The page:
The recently enacted Tax Cuts and Jobs Act (TCJA) includes a number of statutory provisions that may seem to have a clear meaning, but also seem to produce unexpected or unusual results. On June 21, 2018, the Supreme Court decided a tax case interpreting a tax statute presenting similar challenges that dated from 1937. Although the statute at issue was originally enacted more than 80 years ago, the Court’s fresh analysis of the statutory language and related authorities may provide useful guidance for statutes enacted much more recently, such as the TCJA. Hopefully, it will not take as long for the provisions of the TCJA to be fully understood.
In Wisconsin Central Ltd. v. U.S., 585 U. S. (2018), the Supreme Court addressed a disputed provision of the Railroad Retirement Tax Act of 1937 (RRTA). Although that law operates to provide a retirement system for railroad employees that is largely a parallel to the social security system, the Court sustained the taxpayer’s argument that the term ‘money remuneration’ in the tax provisions of the railroad retirement system did not have the same meaning as the term ‘all remuneration’ in the tax provisions of the social security system—generally known as the FICA tax rules. Specifically, the issue was whether certain stock options granted to railroad workers were included in ‘money remuneration’ and therefore subject to tax, since they did not appear to be ‘money’ in the conventional sense of that term. The Court sustained the taxpayer’s argument that the options were non-taxable, despite Treasury regulations arguably to the contrary that were issued shortly after the RRTA’s enactment. The government also asked the Court to defer to a 2017 tax regulation that, on its face, seemed intended to treat ‘compensation’ under the RRTA as having the same meaning as ‘wages’ in FICA. The Court in both cases concluded that the regulations were technically not clearly applicable to the narrow facts of the case, thus avoiding any decision as to whether they were invalid. Key to this holding was the decision that the RRTA statute itself was unambiguous.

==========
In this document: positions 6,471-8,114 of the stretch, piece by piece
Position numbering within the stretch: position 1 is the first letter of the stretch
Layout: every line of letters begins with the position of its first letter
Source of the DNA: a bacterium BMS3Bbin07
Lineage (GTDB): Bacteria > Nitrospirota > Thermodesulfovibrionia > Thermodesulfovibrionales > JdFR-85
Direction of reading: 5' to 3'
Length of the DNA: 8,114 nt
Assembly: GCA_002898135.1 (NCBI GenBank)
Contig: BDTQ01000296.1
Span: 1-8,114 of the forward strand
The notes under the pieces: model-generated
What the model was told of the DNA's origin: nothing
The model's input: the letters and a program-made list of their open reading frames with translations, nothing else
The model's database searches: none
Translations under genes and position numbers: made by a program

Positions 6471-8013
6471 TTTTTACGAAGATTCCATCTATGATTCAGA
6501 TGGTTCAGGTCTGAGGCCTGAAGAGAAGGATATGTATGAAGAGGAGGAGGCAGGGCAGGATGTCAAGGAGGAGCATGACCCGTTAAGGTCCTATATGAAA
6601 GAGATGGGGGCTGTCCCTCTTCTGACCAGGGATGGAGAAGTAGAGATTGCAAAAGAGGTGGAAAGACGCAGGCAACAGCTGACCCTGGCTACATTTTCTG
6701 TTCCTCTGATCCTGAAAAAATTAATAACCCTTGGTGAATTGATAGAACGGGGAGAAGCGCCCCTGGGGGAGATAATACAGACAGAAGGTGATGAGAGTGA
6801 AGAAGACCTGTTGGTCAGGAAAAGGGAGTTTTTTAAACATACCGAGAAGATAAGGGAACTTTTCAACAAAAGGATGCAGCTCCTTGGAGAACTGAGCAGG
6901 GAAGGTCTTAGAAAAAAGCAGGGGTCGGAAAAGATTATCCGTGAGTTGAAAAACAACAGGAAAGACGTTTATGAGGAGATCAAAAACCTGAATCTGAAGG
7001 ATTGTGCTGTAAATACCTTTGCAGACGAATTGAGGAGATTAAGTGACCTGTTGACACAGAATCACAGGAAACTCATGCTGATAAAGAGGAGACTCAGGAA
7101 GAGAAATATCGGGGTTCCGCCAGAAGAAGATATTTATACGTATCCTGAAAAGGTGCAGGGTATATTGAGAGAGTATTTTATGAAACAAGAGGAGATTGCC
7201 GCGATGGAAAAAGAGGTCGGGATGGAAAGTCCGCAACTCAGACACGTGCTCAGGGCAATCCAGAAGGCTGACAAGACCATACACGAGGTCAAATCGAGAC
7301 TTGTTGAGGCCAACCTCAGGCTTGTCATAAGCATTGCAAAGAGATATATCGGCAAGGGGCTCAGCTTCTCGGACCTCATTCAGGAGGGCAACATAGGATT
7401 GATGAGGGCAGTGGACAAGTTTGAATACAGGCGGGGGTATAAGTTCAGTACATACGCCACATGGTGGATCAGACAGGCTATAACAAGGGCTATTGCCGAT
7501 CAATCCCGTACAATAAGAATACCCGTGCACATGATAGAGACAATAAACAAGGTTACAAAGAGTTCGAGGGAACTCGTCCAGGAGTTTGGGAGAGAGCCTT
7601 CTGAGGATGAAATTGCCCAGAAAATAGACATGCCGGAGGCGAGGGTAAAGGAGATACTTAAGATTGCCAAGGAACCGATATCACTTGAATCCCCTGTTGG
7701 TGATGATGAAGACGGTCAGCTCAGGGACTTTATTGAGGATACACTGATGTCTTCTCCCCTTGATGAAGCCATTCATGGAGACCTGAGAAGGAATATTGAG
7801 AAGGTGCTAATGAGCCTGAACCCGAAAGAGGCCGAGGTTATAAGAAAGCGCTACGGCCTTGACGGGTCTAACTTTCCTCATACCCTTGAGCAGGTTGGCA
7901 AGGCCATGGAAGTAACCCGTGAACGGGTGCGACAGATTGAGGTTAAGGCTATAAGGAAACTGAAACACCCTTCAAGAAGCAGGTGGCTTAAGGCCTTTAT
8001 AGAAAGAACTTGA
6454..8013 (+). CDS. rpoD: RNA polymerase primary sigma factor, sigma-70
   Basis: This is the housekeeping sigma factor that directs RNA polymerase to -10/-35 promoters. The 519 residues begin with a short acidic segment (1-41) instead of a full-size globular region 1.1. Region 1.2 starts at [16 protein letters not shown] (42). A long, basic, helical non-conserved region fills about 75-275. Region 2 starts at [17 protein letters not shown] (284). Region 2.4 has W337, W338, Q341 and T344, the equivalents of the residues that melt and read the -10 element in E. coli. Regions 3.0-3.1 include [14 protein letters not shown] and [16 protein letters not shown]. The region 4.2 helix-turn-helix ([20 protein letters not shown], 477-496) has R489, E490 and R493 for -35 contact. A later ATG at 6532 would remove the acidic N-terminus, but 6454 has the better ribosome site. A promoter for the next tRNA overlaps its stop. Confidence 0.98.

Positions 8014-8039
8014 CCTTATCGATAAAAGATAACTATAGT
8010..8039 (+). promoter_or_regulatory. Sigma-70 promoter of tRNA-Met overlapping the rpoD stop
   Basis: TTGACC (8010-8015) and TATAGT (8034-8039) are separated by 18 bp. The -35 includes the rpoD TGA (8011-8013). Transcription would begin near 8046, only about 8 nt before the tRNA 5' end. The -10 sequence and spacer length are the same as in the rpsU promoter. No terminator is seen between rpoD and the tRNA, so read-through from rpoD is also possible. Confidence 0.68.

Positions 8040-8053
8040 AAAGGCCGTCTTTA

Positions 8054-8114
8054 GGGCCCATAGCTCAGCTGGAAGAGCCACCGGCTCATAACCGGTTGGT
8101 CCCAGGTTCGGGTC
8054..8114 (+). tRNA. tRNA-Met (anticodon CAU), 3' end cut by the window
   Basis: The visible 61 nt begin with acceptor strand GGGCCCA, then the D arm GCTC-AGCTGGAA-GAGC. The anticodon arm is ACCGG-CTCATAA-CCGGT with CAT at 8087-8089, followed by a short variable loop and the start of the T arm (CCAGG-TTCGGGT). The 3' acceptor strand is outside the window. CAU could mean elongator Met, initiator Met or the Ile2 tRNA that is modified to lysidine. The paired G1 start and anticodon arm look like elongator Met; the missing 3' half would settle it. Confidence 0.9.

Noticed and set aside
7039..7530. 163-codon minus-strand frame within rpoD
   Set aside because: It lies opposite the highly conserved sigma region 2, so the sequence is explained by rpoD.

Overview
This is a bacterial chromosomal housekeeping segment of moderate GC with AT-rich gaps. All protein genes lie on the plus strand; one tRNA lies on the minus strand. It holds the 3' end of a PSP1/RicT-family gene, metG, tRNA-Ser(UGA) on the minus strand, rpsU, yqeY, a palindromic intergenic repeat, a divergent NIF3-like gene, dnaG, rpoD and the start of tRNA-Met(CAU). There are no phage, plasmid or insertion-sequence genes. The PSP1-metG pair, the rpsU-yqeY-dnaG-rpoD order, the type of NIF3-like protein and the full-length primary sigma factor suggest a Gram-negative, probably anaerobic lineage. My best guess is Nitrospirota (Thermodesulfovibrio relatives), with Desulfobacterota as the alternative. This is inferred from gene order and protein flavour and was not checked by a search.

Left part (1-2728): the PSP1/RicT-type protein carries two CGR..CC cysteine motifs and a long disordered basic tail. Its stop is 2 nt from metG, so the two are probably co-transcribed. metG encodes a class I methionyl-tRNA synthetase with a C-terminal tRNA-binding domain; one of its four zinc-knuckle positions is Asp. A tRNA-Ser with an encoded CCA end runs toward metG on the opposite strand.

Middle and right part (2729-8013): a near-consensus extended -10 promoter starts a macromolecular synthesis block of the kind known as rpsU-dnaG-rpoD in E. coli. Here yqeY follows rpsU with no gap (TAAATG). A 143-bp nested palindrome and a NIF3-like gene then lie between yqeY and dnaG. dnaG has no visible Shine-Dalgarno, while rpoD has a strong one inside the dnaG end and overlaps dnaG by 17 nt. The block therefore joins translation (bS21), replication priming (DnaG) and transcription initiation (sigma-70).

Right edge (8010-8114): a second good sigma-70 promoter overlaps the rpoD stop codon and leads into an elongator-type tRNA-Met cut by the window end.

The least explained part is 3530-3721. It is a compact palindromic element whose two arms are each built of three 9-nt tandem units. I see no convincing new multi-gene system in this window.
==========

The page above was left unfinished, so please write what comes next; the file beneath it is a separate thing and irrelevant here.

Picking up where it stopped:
As to that issue, the Court first looked to the language of the statute to understand its ordinary meaning, stating “[a]s usual, our job is to interpret the words consistent with their ‘ordinary meaning . . . at the time Congress enacted the statute.’” The Court focused on what the ordinary meaning of ‘money’ was at the time the statute was enacted based on the at-the-time dictionary definition, how money was defined in other areas of the tax code and other regulations (including for employment taxes), and how we generally view the purpose of money, as a medium of exchange. In the analysis, the Court also emphasized the structure of the sentences in the statute and how the term ‘money’ modified the term ‘remuneration’ (in the phrase ‘money remuneration’) to conclude that not all types of remuneration were subject to tax under the RRTA. The Court stated that because the language of the statute deliberately made the choice to use a narrower term – money remuneration rather than all remuneration–that choice must be respected, not disregarded.